With a new generation experiencing the bloody 1965 civil rights protests in the movie Selma and the hardening racial division over police treatment of African-Americans arising from the Michael Brown and Eric Garner cases, it’s worth remembering that demonstrations and significant changes in the law go hand and hand. The story of progress in American race relations usually starts with what happens in the streets, yet, at the same time, without lawyers, changes in social and legal behavior rarely occur. Though we credit Martin Luther King Jr. and those who put their lives on the line in the great Selma to …
With a new generation experiencing the bloody 1965 civil rights protests in the movie Selma and the hardening racial division over police treatment of African-Americans arising from the Michael Brown and Eric Garner cases, it’s worth remembering that demonstrations and significant changes in the law go hand and hand.
The story of progress in American race relations usually starts with what happens in the streets, yet, at the same time, without lawyers, changes in social and legal behavior rarely occur. Though we credit Martin Luther King Jr. and those who put their lives on the line in the great Selma to Montgomery march — as we should — it is worth noting that those events, which led to the historic Voting Rights Act, took place because a lawyer, Jack Greenberg, then director of the NAACP Legal Defense Fund (LDF), persuaded a federal judge to permit King and his allies to go forward.
Greenberg, who turned 90 on December 22nd of 2014, was an improbable choice to lead the revolutionary legal assault on segregation. In 1961, Thurgood Marshall finally received the federal court of appeals nomination he had long desired, beginning a judicial career that would eventually make him the first black member of the Supreme Court. We look back on Marshall and that appointment as a pivotal moment in our nation’s history, yet less well known but of significant importance was Marshall’s choice of Greenberg — a white Jewish man — to succeed him at LDF.
The choice of Greenberg was a surprise to almost everyone except those of us who knew that Greenberg, the first white counselor at LDF, had been the chief architect of framing anti-discrimination policy while Marshall devoted himself to rallying the black community and enjoying the accolades that came with the victory in Brown v. Board of Education. During his 35 years with LDF, Greenberg either argued or directed the litigation of precedent-setting civil rights cases that desegregated classrooms, public facilities and workplaces across the nation. As a litigator, Greenberg argued 40 times before the Supreme Court.
Given the gap between the races that has now emerged from the shadows, today such a choice would be controversial, but few complained then about the selection of a white man to head the nation’s most prominent law reform organization. A columnist for New York’s leading black paper, the Amsterdam News, only mildly questioned Greenberg’s appointment, but from black leaders there was a great deal of support. Despite his youth, Greenberg was well respected and he had argued one of the Brown cases before the Supreme Court in 1954.
One candidate for Marshall’s job was, however, deeply disappointed. Robert L. Carter had been second in command at LDF before he had a falling out with Marshall and was shifted to the post of NAACP general counsel, where he had an impressive title but little staff and money. As lawyers, Carter, later a New York federal judge, and Greenberg, later a Columbia professor and dean, were both superb tacticians who also saw the larger picture of how change litigation, protest demonstrations and politics intersected. When faced with a challenge like the Brown and Garner cases, both would have immediately ordered the LDF staff to come up with an array of policy choices and changes.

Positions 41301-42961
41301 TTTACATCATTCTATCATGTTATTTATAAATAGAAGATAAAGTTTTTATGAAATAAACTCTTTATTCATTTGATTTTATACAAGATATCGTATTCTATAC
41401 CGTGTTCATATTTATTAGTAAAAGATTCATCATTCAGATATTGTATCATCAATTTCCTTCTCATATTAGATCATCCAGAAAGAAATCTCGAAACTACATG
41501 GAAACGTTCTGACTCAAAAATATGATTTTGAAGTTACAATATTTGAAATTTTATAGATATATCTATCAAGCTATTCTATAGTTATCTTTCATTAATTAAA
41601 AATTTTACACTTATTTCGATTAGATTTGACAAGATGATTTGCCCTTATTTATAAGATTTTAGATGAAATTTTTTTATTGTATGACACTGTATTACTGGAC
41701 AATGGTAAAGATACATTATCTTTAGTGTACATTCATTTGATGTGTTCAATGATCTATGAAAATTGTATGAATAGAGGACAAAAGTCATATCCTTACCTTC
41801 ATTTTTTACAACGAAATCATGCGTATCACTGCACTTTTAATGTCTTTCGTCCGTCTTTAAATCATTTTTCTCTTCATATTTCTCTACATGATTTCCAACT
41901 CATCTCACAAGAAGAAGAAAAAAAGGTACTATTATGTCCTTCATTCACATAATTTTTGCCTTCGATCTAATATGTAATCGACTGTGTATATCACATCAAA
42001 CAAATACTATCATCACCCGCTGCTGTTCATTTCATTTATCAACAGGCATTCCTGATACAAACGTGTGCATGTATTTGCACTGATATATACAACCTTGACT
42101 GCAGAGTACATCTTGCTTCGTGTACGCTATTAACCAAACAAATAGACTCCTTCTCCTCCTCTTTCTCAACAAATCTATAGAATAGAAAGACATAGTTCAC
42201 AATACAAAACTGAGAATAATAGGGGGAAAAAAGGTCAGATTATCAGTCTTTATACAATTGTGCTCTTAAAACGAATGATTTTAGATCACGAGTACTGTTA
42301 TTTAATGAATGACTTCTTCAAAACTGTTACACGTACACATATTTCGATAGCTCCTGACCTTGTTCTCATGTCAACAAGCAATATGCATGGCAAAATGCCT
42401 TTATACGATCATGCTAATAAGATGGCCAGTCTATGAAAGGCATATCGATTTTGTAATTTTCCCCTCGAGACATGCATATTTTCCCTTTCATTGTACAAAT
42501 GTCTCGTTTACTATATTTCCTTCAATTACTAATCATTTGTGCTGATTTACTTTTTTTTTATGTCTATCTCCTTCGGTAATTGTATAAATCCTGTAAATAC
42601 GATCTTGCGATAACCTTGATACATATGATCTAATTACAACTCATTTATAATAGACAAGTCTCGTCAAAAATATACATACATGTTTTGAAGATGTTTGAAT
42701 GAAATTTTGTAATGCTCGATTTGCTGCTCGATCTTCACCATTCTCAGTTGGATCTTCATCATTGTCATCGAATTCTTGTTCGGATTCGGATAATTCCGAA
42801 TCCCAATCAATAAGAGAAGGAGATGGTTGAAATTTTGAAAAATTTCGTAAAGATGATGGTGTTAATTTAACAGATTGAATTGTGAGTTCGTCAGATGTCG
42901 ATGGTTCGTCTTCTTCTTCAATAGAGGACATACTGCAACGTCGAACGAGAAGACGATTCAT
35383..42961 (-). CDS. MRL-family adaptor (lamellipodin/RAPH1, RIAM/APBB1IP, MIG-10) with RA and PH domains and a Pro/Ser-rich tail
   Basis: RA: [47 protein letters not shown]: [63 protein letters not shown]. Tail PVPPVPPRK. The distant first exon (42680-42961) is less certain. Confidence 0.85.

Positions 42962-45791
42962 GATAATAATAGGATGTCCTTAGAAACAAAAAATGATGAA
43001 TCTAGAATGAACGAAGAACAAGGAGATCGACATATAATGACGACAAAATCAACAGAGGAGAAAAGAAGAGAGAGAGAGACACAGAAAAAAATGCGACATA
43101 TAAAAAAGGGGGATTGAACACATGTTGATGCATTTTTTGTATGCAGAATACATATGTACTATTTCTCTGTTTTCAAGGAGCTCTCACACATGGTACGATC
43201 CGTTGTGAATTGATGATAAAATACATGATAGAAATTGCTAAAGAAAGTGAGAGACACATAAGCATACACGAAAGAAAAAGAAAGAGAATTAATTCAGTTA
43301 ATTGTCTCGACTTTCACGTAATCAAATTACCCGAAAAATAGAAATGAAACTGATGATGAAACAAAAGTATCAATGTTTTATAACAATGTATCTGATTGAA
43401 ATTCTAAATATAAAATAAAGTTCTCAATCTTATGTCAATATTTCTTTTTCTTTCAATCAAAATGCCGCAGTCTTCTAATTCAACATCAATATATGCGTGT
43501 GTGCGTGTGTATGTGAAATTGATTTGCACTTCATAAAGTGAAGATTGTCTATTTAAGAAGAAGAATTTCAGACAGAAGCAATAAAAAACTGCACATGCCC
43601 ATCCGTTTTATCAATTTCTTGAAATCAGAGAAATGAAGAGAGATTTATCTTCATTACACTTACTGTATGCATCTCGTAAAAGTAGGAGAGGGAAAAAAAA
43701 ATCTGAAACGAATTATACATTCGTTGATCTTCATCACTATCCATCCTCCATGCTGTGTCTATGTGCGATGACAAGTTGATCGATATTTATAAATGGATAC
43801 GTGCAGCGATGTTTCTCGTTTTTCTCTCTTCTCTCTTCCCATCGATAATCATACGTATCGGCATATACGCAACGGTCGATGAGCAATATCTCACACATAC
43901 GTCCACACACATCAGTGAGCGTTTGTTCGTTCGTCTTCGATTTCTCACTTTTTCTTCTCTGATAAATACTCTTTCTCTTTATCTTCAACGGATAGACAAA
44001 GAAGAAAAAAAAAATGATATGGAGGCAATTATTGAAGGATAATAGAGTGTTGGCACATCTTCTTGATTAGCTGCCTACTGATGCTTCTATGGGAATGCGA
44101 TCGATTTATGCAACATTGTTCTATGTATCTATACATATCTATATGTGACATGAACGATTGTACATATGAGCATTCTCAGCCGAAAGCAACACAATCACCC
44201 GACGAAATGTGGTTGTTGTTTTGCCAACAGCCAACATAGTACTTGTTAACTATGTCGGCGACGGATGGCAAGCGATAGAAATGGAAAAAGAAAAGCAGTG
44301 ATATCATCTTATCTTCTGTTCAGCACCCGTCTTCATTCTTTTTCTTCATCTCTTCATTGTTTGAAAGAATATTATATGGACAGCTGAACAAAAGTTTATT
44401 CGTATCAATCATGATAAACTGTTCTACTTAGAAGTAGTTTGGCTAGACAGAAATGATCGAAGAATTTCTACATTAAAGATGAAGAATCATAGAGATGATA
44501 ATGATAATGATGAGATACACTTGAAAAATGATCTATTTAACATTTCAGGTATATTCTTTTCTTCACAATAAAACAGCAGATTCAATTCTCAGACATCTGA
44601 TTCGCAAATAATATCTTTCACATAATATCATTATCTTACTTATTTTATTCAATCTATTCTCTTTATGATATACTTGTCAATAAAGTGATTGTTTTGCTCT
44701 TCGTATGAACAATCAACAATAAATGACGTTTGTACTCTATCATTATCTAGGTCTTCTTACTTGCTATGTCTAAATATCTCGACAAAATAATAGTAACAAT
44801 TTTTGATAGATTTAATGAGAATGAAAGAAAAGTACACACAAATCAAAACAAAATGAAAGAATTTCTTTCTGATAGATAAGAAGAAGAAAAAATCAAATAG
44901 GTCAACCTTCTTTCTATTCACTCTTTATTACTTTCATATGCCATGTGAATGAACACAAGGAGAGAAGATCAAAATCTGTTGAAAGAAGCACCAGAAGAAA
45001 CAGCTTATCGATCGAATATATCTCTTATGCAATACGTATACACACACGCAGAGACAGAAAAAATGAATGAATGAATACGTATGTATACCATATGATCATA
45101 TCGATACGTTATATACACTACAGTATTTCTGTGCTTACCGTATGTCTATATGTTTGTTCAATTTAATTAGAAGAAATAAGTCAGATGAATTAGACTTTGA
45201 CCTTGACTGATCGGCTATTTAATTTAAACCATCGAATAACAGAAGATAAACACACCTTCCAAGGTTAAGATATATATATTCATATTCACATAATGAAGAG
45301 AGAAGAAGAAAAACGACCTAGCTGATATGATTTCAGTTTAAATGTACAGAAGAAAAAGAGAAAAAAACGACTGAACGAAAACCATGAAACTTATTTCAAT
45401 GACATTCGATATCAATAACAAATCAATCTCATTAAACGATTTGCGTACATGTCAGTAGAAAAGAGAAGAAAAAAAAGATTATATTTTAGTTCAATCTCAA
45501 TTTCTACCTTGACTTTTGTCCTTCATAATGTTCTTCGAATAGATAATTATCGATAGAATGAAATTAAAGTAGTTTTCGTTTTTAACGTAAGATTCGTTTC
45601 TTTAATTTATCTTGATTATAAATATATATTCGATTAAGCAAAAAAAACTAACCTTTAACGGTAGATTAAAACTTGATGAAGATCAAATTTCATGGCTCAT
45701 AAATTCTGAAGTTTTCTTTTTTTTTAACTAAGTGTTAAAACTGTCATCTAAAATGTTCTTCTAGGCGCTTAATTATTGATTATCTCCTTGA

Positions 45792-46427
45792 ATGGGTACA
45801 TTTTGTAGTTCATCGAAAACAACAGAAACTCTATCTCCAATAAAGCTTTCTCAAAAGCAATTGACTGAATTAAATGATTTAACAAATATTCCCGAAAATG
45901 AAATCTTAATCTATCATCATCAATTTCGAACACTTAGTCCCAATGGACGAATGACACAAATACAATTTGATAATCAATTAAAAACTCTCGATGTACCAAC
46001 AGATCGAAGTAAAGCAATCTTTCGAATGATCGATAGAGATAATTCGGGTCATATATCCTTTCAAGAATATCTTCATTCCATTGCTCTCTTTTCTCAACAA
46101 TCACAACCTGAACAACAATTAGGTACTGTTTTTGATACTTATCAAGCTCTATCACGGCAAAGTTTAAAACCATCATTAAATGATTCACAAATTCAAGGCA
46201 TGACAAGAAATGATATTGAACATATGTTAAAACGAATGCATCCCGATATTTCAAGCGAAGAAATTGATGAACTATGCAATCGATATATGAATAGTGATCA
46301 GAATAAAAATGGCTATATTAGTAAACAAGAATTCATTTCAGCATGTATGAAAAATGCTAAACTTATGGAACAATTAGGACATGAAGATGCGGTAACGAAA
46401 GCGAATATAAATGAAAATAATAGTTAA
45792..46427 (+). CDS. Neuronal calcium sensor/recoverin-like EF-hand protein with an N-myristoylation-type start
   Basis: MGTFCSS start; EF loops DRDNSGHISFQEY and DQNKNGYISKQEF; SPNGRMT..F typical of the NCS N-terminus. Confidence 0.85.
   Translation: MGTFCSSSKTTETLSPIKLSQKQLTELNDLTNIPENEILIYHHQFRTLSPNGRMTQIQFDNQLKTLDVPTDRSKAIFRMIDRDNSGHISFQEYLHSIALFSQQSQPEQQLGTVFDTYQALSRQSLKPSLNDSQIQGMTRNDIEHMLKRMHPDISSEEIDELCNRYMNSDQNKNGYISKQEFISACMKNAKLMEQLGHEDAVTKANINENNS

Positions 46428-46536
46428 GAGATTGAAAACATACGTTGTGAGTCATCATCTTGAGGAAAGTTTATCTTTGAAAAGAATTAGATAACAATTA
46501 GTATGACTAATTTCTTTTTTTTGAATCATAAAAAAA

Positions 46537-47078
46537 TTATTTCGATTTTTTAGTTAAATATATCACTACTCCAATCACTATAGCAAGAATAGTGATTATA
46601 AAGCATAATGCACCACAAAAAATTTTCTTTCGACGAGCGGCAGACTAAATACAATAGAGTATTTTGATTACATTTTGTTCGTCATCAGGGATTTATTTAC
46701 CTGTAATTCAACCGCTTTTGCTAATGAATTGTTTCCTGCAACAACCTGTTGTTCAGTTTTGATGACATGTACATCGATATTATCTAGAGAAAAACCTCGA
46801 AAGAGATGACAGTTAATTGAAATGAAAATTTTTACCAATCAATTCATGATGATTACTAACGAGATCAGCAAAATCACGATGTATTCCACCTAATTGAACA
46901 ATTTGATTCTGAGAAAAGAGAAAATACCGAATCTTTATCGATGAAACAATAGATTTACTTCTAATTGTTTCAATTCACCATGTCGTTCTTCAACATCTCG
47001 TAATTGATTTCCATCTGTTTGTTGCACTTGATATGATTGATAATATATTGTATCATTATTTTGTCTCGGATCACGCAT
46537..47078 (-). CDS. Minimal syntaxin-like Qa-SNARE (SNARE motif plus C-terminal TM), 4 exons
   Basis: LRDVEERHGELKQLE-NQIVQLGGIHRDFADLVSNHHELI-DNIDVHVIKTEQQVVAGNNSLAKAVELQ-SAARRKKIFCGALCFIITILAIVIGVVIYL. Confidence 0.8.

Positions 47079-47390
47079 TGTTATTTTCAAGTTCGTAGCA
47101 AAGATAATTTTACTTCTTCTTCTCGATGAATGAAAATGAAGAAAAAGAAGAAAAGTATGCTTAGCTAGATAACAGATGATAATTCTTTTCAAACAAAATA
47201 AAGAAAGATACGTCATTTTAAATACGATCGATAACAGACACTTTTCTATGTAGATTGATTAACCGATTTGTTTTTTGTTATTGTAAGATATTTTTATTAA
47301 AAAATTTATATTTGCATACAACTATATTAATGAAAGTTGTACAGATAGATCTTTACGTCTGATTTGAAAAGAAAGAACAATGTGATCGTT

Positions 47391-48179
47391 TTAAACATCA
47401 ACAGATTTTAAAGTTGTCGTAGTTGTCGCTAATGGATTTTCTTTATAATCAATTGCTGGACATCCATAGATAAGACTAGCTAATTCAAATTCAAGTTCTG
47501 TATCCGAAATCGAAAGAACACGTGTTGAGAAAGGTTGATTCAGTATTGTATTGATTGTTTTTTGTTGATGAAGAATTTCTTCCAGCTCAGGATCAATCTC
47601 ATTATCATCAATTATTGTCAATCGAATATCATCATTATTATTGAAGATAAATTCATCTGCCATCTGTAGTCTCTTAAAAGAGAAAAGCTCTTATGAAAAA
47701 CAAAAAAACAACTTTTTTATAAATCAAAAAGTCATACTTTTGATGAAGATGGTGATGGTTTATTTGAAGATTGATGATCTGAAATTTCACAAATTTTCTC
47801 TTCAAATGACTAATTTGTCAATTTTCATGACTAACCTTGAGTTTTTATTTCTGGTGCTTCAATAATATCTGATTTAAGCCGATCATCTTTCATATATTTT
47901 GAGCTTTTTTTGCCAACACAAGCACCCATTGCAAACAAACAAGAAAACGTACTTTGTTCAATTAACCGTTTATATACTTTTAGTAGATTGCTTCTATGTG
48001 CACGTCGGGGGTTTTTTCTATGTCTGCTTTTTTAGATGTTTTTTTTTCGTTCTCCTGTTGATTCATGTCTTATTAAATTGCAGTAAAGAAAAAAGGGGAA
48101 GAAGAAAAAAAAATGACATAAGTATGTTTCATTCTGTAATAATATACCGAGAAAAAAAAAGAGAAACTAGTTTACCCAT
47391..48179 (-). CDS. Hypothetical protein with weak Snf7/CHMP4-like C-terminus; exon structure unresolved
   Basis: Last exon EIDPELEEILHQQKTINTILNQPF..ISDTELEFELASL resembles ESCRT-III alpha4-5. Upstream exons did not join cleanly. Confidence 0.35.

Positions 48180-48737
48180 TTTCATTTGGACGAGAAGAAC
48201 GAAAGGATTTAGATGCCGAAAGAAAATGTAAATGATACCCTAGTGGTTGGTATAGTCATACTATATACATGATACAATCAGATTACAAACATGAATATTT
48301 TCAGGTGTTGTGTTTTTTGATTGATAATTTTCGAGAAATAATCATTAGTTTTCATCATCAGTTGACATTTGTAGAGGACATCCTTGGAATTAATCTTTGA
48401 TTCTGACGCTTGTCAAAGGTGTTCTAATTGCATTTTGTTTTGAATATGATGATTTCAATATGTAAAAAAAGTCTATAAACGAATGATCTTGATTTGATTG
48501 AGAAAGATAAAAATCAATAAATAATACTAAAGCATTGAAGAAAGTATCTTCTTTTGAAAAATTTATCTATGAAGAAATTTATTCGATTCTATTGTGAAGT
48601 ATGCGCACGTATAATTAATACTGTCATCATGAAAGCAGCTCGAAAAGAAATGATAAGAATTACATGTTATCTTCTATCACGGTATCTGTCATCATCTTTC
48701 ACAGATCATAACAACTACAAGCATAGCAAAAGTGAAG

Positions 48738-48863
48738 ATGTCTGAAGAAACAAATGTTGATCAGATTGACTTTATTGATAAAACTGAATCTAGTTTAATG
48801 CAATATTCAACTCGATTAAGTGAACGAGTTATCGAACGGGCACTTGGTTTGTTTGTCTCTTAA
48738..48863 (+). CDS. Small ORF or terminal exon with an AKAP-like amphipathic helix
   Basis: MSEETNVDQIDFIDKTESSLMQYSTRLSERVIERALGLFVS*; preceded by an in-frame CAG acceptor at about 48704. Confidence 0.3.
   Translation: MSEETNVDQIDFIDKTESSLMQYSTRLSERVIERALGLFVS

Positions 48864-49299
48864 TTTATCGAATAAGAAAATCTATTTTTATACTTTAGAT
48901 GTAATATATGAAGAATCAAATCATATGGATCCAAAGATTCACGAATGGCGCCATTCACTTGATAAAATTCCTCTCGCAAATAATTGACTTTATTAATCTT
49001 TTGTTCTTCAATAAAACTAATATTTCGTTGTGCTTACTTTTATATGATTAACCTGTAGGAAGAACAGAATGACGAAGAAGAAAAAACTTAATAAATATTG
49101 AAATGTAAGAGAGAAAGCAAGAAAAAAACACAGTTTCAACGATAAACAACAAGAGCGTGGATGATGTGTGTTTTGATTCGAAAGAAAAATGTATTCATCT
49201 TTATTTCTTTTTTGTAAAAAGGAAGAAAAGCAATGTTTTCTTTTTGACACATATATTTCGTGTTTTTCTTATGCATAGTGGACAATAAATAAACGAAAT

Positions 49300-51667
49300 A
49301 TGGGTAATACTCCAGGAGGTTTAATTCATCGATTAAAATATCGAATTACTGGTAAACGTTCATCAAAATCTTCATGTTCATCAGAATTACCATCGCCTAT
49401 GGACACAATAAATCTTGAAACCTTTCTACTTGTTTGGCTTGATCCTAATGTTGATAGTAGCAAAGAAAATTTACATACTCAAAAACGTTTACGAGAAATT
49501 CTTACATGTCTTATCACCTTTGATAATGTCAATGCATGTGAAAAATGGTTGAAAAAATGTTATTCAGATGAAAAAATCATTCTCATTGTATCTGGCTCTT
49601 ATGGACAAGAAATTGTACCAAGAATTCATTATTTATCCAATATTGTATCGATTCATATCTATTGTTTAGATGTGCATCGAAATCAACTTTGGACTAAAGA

The larger question is whether the selection of a white leader changed civil rights history. Greenberg and Carter shared similar formative experiences as members of the team Marshall assembled to challenge segregation. They were part of a legal culture that trusted class action litigation would bring progress; LDF had years of courtroom success under Greenberg but that hardly proves Carter’s record would have been less impressive. If there was one place where Carter might have provided different leadership, it was to push for greater emphasis on attacking lack of black educational achievement in northern school systems. He was on record favoring a focus on educational equity rather than integration.
One thing is clear: Jack Greenberg’s influence on the civil rights movement was enormous. As a leader, he attracted scores of talented law graduates many of whom later became prominent law professors, judges and public officials. His legal judgment was rarely challenged. And despite having been thrust into the turbulent world of Southern anti-segregation cases at a time when the physical risks were significant, he was fearless — perhaps as a consequence of having served in the military and survived the invasion of Iwo Jima, where tens of thousands had died. The issues Greenberg confronted constituted the very core of civil rights legal change. He was the chief lawyer for Dr. King and his colleagues at the Southern Christian Leadership Conference. LDF represented thousands of sit in and other demonstrators against segregation and won the vast majority of their cases.
Greenberg called this work “trench warfare” and the phrase captures the day in day out tenacity that those seeking change need to recapture today to move a nation toward a law enforcement system that all races believe is dominated by fairness and equality. It remains to be seen, if the Brown and Garner protesters, and their legal advisors, will stay the course until they are able to produce the kind of lasting change that emerged from Selma in 1965.